Created by CK-12 Foundation/Adapted by Christine Miller
Case Study: Flight Risk
Nineteen-year-old Malcolm is about to take his first plane flight. Shortly after he boards the plane and sits down, a man in his late sixties sits next to him in the aisle seat. About half an hour after the plane takes off, the pilot announces that she is turning the seat belt light off, and that it is safe to move around the cabin.
The man in the aisle seat — who has introduced himself to Malcolm as Willie — immediately unbuckles his seat belt and paces up and down the aisle a few times before returning to his seat. After about 45 minutes, Willie gets up again, walks some more, then sits back down and does some foot and leg exercises. After the third time Willie gets up and paces the aisles, Malcolm asks him whether he is walking so much to accumulate steps on a pedometer or fitness tracking device. Willie laughs and says no. He is actually trying to do something even more important for his health — prevent a blood clot from forming in his legs.
Willie explains that he has a chronic condition: . Although it sounds scary, his condition is currently well-managed, and he is able to lead a relatively normal lifestyle. However, it does put him at risk of developing other serious health conditions, such as deep vein thrombosis (DVT), which is when a blood clot occurs in the deep veins, usually in the legs. Air travel — and other situations where a person has to sit for a long period of time — increases the risk of DVT. Willie’s doctor said that he is healthy enough to fly, but that he should walk frequently and do leg exercises to help avoid a blood clot.
As you read this chapter, you will learn about the heart, blood vessels, and blood that make up the cardiovascular system, as well as disorders of the cardiovascular system, such as heart failure. At the end of the chapter you will learn more about why DVT occurs, why Willie has to take extra precautions when he flies, and what can be done to lower the risk of DVT and its potentially deadly consequences.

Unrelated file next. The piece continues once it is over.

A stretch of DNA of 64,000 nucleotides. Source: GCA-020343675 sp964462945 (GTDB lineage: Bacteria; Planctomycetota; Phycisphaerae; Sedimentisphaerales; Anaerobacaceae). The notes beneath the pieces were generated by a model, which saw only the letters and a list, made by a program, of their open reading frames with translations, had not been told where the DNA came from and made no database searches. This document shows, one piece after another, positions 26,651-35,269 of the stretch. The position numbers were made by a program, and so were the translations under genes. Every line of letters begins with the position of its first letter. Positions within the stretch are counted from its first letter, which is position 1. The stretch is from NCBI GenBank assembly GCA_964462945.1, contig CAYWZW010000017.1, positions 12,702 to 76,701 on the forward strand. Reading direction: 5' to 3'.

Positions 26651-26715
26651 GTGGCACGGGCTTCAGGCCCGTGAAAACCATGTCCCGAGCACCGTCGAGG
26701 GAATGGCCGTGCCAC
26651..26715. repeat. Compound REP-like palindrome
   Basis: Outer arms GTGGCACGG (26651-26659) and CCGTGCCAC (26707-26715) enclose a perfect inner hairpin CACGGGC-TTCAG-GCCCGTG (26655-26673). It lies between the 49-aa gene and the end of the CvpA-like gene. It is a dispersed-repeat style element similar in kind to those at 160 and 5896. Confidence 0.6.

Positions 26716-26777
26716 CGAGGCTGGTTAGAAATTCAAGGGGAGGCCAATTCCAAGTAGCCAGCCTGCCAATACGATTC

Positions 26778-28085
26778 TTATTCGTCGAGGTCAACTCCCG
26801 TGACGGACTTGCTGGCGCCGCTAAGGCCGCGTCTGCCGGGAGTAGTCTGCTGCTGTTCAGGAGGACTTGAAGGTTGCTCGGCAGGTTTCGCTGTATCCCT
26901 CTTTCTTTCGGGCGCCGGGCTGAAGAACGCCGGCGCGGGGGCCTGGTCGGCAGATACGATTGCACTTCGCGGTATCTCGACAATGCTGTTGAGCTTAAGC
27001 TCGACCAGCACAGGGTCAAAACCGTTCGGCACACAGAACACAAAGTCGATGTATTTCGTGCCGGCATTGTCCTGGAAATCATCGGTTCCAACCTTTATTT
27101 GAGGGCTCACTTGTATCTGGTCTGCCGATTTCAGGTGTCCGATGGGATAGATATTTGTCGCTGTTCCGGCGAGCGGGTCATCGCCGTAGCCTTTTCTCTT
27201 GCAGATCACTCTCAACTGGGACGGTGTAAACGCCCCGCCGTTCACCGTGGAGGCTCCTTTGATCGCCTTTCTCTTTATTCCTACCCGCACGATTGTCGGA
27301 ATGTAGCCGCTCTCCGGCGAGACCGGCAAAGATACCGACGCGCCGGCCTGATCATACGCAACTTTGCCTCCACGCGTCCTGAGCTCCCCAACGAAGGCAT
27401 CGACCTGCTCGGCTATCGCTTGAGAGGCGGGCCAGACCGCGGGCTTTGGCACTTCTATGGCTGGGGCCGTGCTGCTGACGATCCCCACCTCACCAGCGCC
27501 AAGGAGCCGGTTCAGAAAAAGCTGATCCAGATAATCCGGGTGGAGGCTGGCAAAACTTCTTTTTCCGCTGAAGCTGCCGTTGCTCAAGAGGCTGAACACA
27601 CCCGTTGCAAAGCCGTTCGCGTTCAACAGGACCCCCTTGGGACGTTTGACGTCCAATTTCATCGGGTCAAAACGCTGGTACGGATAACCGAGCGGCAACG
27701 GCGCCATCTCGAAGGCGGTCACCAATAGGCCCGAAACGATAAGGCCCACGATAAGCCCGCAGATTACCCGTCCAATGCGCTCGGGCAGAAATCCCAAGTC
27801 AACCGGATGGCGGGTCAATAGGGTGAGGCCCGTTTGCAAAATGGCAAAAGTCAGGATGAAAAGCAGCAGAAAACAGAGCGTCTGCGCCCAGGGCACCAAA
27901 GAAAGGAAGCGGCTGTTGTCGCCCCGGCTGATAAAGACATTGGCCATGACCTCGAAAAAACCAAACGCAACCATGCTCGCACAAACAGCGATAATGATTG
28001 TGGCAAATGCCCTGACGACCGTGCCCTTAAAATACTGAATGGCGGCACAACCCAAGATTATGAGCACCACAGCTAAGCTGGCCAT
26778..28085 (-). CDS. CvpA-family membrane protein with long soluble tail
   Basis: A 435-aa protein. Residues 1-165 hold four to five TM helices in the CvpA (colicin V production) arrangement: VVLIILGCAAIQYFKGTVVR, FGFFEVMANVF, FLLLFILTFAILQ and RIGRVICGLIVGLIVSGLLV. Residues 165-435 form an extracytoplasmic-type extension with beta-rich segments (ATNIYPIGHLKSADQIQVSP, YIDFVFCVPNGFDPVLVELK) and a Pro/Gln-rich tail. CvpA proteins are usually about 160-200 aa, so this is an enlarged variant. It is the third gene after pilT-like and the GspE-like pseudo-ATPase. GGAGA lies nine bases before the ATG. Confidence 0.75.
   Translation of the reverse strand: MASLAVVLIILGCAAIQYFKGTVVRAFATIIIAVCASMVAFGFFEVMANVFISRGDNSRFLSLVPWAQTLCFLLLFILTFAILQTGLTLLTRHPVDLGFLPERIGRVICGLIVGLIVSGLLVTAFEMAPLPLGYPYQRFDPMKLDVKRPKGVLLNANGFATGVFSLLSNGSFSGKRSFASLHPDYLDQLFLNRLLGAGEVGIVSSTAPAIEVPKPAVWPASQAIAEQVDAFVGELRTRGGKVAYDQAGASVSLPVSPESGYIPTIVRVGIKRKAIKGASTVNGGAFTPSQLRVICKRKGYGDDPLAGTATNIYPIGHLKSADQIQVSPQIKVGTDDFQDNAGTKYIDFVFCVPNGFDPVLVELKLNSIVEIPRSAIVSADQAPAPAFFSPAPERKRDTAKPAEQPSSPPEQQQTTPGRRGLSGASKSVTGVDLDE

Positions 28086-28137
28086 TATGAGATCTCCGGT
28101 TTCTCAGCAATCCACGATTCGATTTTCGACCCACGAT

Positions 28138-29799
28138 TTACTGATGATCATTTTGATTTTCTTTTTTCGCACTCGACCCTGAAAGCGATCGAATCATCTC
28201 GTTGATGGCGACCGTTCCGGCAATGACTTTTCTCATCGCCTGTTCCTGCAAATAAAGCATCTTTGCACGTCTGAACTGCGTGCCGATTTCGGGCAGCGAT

In this chapter, you will learn about the cardiovascular system, which transports substances throughout the body. Specifically, you will learn about:
- The major components of the : the heart, blood vessels, and blood.
- The functions of the cardiovascular system, including transporting needed substances (such as oxygen and nutrients) to the cells of the body, and picking up waste products.
- How blood is oxygenated through the pulmonary circulation, which transports blood between the heart and lungs.
- How blood is circulated throughout the body through the systemic circulation.
- The components of blood — including plasma, red blood cells, white blood cells, and platelets — and their specific functions.
- Types of blood vessels — including arteries, veins, and capillaries — and their functions, similarities, and differences.
- The structure of the heart, how it pumps blood, and how contractions of the heart are controlled.
- What blood pressure is and how it is regulated.
- Blood disorders, including anemia, HIV, and leukemia.
- Cardiovascular diseases (including heart attack, stroke, and angina), and the risk factors and precursors — such as high blood pressure and atherosclerosis — that contribute to them.
As you read the chapter, think about the following questions:
- What is heart failure?Why do you think it increases the risk of DVT?
- What is a blood clot? What are possible health consequences of blood clots?
- Why do you think sitting for long periods of time increases the risk of DVT? Why does walking and exercising the legs help reduce this risk?
A term used to describe a heart that cannot keep up with its workload. The body may not get the oxygen it needs. Heart failure is a serious condition, and usually there's no cure.
Refers to the body system consisting of the heart, blood vessels and the blood. Blood contains oxygen and other nutrients which your body needs to survive. The body takes these essential nutrients from the blood.